By: Steven Theel
As the season gets underway in Southern Oregon springer fever is invading the Upper Rogue River. However, this year anglers are facing conditions we haven’t seen since 2012. Southern Oregon finally received a heap of much needed rain and snow this winter, which has pulled us out of the drought we’ve been in for the last three years. The large snowpack has already started melting, which has the Rogue River running higher and colder than the past few years. As a result springers have been moving upriver at a slower pace.
I started catching springers in mid-April above the town of Shady Cove, but the bite has been hit or miss. On a typical day we have been working hard for one-or-two bites, and then we have the occasional day with five-to-five hookups. So far the large majority of our catch has been wild springers. Hatchery fish have been hard to come by. This is very atypical. On a normal year the early run is composed of about 75% hatchery fish. The natives come in later. Luckily, many of the fish we’ve had to release have been the five and five year olds. Many weigh greater than 25 pounds.
With the high, cold flows, I’ve had to make a few adjustments to how and where I fish. I’ve been finding fish holding in different parts of the holes compared to the last few years. Instead of fishing the main current, I’m catching most of my fish on the seam between the current and the softer water. The flows are too heavy for the fish to sit in the current so they are pulling off into the softer water to rest. You can also find springers sitting in more typical steelhead runs that are now a couple feet deeper thanks to all the water.
Back bouncing a 50-50 mix of Pink & Red Fire Cure eggs has still been my go-to method (you can find my cure recipe here): https://www.pautzke.com/the-perfect-back-bouncing-cure-for-salmon. Adding sand shrimp to the eggs has been a key to success though. I like to thread my sand shrimp onto the leader above the eggs. When done this way it will help your sand shrimp last longer, protect your eggs and make them last longer. Your baits will take a beating in the heavy current. The longer they last the more time you’ll be able to spend in the water, and the better chance you’ll have at getting bit. Make sure to also bump up the size of weight that you’re using. I’m currently running anywhere from three-to-six ounces depending on the hole.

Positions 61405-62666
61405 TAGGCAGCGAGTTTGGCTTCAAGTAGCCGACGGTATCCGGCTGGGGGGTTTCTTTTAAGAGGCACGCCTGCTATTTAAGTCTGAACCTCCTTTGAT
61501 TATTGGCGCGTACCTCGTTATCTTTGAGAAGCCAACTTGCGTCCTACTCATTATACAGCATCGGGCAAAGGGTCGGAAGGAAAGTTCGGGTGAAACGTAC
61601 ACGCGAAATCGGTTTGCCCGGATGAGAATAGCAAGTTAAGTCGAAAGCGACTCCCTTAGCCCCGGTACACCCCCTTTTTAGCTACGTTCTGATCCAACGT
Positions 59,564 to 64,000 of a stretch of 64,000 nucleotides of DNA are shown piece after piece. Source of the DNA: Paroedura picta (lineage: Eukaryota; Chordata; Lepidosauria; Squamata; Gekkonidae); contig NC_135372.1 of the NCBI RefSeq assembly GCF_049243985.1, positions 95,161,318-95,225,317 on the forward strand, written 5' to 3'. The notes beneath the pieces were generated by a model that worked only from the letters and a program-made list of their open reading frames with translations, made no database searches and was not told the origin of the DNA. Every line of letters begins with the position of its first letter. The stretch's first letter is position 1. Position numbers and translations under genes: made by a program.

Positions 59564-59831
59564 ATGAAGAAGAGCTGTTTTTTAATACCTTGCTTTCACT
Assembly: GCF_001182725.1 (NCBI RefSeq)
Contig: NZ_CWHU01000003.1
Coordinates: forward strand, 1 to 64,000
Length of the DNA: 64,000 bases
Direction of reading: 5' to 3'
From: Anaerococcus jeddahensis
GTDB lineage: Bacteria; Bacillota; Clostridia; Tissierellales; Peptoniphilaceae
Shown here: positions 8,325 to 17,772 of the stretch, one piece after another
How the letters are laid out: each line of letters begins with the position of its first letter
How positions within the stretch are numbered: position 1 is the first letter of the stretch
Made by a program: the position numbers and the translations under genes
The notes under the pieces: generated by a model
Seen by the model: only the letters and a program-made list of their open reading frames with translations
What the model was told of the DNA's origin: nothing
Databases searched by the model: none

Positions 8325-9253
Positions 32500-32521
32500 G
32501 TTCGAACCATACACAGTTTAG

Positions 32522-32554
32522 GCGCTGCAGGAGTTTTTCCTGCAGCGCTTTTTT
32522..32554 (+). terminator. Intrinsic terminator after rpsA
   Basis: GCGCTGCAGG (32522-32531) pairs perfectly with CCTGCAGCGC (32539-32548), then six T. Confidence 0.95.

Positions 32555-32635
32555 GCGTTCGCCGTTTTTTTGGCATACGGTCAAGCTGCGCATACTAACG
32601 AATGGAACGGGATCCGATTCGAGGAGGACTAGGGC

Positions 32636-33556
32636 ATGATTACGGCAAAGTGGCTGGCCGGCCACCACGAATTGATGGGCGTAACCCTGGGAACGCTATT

Even though springer fishing has been hit or miss so far on the Upper Rogue I expect things to improve rapidly late May and June. That is the normal peak of the run and conditions should be more favorable. Our springer run persists until the end of July. We constantly get fresh fish moving in until it closes July 31st. Anglers may keep two hatchery per day.
Editor’s Note: Steven Theel operates SO Chrome Guide Service. For more info on his guided Upper Rogue springer trips please visit http://so-chrome.com or https://www.facebook.com/SOChromeGuideService. To watch the new episode of Pautzke Outdoors filmed with Theel on the Upper Rogue please visit https://youtu.be/L7cqOytH3w0.